Pubworking

Alex Johnson, otherwise known as Mr Shedworking, is expanding his blog media empire from sheds and bookshelves to pubs. Now that they have wifi, and offer food and hot drinks during the day, many pubs are just as welcoming to mobile workers as coffee shops, as long as they play by the rules. The advantage over a café, of course, is that in a pub, you don’t have to move very far to get that after work pint. The new site offers links to wifi maps, tips and advice on how to go about being a pubworker, and reviews and comments on specific work friendly pubs. Perfect for when you want to step out of the garden office for a change. It is also a place where you can post recommendations of pubs on an interactive map. Here’s what Alex has to say:

 

More and more people are working from home in garden offices, spare bedrooms, kitchen tables, lofts and cellars. Some are also working in other ‘third places’ such as coffee houses and coworking facilities. But we believe there is a huge untapped resource for homeworkers – and homeworkers on the move – which is being overlooked: our pubs.

Pubs are the ideal place to inspire creativity and business activities. They’re a cornerstone of our culture, they’re plentiful and they’re underused during exactly the hours many homeworkers need somewhere comfortable and relaxing in which to run their business.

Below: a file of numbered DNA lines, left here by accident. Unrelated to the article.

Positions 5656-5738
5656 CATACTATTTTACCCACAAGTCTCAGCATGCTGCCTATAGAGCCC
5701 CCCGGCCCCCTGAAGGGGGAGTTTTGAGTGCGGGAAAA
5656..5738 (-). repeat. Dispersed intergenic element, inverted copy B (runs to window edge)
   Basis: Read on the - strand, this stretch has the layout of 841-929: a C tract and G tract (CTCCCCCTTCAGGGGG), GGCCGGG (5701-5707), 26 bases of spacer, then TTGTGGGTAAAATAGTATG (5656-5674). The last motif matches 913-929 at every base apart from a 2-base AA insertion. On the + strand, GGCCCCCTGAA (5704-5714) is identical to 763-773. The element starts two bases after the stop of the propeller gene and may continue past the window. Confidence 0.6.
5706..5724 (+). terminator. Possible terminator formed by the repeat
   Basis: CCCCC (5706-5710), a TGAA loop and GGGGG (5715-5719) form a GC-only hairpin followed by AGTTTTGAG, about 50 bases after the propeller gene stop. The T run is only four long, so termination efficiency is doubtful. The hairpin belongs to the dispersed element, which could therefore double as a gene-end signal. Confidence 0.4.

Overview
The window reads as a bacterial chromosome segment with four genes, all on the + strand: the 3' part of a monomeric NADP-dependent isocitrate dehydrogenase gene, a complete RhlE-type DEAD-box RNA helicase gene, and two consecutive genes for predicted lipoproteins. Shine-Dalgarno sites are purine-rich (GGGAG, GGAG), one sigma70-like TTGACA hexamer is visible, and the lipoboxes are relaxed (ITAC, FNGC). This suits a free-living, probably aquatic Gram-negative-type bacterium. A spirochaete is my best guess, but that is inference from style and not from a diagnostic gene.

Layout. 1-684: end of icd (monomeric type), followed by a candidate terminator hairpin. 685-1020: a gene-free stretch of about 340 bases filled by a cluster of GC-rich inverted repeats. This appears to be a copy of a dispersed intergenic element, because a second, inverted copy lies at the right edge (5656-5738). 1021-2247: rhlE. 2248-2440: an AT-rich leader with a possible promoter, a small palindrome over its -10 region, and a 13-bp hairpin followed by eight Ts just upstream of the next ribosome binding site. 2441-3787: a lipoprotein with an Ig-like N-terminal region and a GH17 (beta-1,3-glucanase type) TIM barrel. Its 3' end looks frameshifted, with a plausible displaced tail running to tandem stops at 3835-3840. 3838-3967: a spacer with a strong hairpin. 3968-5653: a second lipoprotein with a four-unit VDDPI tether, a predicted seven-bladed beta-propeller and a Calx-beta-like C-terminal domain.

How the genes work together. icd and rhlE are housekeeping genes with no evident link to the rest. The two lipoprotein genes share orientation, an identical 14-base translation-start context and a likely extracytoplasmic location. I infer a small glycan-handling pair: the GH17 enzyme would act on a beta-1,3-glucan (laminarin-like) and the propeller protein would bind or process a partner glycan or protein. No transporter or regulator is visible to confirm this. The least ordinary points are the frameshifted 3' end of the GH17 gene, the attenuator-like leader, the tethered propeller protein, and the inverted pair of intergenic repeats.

Important players in the pub industry are certainly keen to attract this section of the working population as witnessed by the massive roll-outs of wifi spots in pubs throughout the country. Yet the potential for providing dedicated facilities is still largely unmet. This site aims to convince both potential customers and landlords that there is mutual benefit for everybody in pubworking. [Pubworking]

 

Shedworking: The Alternative Workplace Revolution

In 2005 Alex Johnson began publishing a magazine called The Shed for those of us who, like him, work from home in outbuildings and sheds. The magazine was soon joined by a blog called Shedworking, and the blog became this beautifully made, smartly written book, which landed here yesterday. What a lovely, passionate, well informed book this is. It is difficult to read it and not want to build a shed and get to work.

Like the blog that inspired it this book is essential reading for anyone considering setting up to become a shedworker; if you are already a shedworker you’ll want it on the shelf too. It contains a history of shedworking and famous shedworkers, from Pliny, to Gustav Mahler and Roald Dahl, musician Peter Gabriel, human rights lawyer Clive Stafford Smith, and journalist Andrew Marr. There are many, many marvellous pictures of sheds and garden offices, shedworkers’ stories (a lovely surprise was finding my own shed on page 56), advice on building your own, what you might do there, on green shedworking and possibilities beyond the shed: canal boats, railway carriages, airstream caravans and treehouses. What comes across most of all is the happiness shedworking brings to the lives of those who have arranged to be able to do it.

A preview of the first chapter is here. More on sheds and shedworking on Alex’s Shedworking blog, and at Uncle Wilco’s Readersheds where you can vote for Shed of the Year 2010 and follow the build up to National Shed Week 2010, which begins on July 5th.

In the mean time, why not buy Shedworking: The Alternative Workplace Revolution